I think probably every parent spends time wishing for things or circumstances that might make his or her child’s life better. Right? Right? …crickets…
Okay, maybe it’s just me.
But here’s what I wish I could give Selam:
a) a yard. I wish I could let her spend hours outside in a yard–jumping in leaves, riding a bike around in circles, chalk painting, blowing bubbles. I want to grow marigolds in the back yard and maybe even have a swing set. And magic fairies would come over to mow the lawn for us.
b) a basement. I want a space where arts and crafts projects can go nuts without damaging hard-wood floors.
c) a dog. She wants one so bad. Our lease doesn’t allow it, and probably more importantly, I do not want a dog. But I wish I could be the kind of mom that can give her kid a dog that, you know, goes home to its other family every night. Maybe I want joint custody on a dog.
d) a pool. Not in my backyard. I want a neighborhood pool, one where you can walk to every afternoon in the summer and see the same kids and same adults.
e) sometimes I want to give her siblings, which she very much wants, and which I would like her to have, but I think that ship has sailed.
f) a mom with a part-time job. I’d love to be able to spend summers with her.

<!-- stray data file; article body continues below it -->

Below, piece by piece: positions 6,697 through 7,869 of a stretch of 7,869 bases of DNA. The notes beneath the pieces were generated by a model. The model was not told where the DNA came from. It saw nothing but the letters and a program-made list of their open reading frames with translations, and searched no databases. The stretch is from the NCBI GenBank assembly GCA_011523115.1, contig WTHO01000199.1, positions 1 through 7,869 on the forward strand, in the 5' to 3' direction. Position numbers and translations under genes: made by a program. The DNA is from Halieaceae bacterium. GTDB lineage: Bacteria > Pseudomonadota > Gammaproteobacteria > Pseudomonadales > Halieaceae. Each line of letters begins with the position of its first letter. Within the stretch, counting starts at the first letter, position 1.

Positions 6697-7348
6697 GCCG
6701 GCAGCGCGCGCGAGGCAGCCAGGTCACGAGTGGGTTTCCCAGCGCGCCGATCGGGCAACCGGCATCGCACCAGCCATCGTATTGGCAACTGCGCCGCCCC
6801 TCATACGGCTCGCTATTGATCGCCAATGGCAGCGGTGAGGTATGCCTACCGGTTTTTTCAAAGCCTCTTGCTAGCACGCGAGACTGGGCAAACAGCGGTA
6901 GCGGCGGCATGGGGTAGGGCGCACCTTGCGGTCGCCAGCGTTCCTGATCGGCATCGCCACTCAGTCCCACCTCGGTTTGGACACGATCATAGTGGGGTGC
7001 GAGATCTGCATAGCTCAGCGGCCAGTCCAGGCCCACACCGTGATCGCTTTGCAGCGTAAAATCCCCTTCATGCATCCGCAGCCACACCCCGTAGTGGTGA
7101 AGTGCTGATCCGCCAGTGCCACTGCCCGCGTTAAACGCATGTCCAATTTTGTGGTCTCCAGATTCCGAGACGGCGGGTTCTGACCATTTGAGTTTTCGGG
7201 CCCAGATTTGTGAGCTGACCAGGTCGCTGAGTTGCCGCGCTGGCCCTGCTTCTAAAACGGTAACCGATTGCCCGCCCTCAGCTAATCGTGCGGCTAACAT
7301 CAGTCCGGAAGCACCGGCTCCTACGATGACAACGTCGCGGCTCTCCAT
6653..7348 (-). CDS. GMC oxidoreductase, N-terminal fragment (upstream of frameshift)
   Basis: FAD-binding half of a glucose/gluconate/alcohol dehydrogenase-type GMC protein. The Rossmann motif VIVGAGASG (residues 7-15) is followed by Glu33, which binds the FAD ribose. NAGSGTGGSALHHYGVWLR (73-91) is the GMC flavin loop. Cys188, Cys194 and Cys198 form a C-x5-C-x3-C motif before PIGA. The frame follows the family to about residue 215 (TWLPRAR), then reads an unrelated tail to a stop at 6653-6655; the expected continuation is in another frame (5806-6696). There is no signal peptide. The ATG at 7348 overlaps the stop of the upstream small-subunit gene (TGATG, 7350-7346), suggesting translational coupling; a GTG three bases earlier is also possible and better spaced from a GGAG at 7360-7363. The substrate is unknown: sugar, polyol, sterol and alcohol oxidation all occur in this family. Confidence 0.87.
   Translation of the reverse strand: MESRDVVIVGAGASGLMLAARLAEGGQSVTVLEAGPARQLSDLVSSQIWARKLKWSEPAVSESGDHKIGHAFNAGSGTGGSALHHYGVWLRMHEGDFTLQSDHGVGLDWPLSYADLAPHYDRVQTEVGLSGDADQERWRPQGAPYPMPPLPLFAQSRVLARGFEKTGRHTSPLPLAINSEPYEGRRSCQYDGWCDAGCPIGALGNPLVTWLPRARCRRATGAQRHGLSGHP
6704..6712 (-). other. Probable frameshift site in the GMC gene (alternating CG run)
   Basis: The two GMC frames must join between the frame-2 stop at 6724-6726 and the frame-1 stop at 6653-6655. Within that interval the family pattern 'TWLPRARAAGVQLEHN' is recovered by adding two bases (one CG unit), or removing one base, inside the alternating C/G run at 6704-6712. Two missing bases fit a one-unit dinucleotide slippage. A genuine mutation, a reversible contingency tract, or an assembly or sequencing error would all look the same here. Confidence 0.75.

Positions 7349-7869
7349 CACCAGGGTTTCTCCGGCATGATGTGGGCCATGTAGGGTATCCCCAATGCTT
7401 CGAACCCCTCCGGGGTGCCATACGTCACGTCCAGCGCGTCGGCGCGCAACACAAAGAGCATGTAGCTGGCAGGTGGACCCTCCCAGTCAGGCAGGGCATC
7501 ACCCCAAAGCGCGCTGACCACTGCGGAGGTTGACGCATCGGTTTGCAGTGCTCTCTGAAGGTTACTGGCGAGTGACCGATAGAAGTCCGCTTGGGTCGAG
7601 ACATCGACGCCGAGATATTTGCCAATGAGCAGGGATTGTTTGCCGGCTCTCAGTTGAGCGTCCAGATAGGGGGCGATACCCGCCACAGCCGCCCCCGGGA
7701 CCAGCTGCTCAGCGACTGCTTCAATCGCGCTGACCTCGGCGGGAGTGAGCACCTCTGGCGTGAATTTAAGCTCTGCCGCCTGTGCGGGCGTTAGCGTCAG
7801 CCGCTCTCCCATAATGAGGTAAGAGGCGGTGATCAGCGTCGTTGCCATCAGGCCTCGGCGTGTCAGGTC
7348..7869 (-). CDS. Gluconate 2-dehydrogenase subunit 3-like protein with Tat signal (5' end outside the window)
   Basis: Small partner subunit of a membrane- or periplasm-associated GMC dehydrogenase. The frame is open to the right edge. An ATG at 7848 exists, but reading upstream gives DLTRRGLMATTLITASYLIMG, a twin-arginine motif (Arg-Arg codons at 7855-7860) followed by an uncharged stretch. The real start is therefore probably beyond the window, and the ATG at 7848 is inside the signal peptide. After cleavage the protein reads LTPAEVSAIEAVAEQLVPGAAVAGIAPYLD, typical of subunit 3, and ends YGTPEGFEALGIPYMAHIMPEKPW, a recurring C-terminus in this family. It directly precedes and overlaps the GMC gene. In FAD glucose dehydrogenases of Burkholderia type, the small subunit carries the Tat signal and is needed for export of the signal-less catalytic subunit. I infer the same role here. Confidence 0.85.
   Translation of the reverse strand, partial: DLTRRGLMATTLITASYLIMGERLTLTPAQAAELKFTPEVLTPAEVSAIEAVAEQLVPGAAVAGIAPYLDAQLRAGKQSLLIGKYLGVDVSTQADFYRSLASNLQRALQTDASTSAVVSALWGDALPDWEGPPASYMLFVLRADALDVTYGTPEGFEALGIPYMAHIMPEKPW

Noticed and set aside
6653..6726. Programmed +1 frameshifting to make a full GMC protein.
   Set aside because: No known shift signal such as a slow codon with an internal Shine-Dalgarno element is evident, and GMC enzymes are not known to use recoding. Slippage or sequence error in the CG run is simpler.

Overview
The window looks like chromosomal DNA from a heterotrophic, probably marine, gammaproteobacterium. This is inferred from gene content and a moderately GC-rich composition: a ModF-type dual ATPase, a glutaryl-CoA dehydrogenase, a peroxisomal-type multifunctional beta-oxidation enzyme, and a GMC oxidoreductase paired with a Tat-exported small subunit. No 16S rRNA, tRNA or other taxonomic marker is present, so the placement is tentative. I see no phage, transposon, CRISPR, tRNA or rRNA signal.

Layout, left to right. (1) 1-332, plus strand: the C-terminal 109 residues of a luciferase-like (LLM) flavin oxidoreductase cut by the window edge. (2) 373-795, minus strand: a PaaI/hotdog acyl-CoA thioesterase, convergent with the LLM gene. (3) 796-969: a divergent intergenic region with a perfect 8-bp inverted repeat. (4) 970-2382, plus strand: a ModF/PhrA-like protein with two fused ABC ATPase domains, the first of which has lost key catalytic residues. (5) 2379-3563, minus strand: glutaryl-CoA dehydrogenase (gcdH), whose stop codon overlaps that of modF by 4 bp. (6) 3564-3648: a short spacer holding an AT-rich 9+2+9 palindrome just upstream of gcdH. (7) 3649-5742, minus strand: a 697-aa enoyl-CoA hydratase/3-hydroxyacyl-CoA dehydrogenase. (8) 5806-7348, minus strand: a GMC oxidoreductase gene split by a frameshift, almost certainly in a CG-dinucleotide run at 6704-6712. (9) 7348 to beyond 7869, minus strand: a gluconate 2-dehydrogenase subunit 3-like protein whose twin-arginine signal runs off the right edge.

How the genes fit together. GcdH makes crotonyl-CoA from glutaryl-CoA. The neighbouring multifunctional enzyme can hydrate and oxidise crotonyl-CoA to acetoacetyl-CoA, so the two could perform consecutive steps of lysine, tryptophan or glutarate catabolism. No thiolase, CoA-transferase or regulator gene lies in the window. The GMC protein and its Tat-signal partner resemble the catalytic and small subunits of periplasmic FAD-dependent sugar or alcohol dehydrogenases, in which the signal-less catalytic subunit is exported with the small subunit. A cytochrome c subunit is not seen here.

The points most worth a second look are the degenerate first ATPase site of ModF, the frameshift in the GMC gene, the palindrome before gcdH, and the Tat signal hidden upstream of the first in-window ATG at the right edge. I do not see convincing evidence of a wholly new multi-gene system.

So pretty much, without the dog, I want to give her my own suburban childhood.
But here are things that I can’t believe that I can give her:
a) travel. Since leaving Ethiopia, she’s been to Chicago, Fresno, St. Louis, New York City, Boston, Eastern Pennsylvania and Colorado. She’s seen the mountains and the ocean, small towns, big towns. She’s been to camp, to countless museums, two real concerts, and on planes, trains, and one (duck)boat. She’s seen the circus 4 times. She’s been on the subway. She’s seen a blizzard and a tropical storm. And she’s 5.
b) books. So many books. So, so, so, so, so many books.
c) people. She’s got friends from Sierra Leone, China, and India. She interacts every day with people of so many races, and who practice Christian, Jewish, Muslim and Buddhist faiths. Her classmates include the extremely rich and the poor. She thinks this diversity is just normal.
d) opportunities. She is in her second year of ballet/tap, and had a full year of swimming lessons (I hope to do an additional quarter of swimming beginning in January). She’s been on field trips in pre-school, and three days a week she goes to the JCC after school where her version of normal is playing on a play scape and swimming in an olympic sized pool
Not bad. Not bad at all.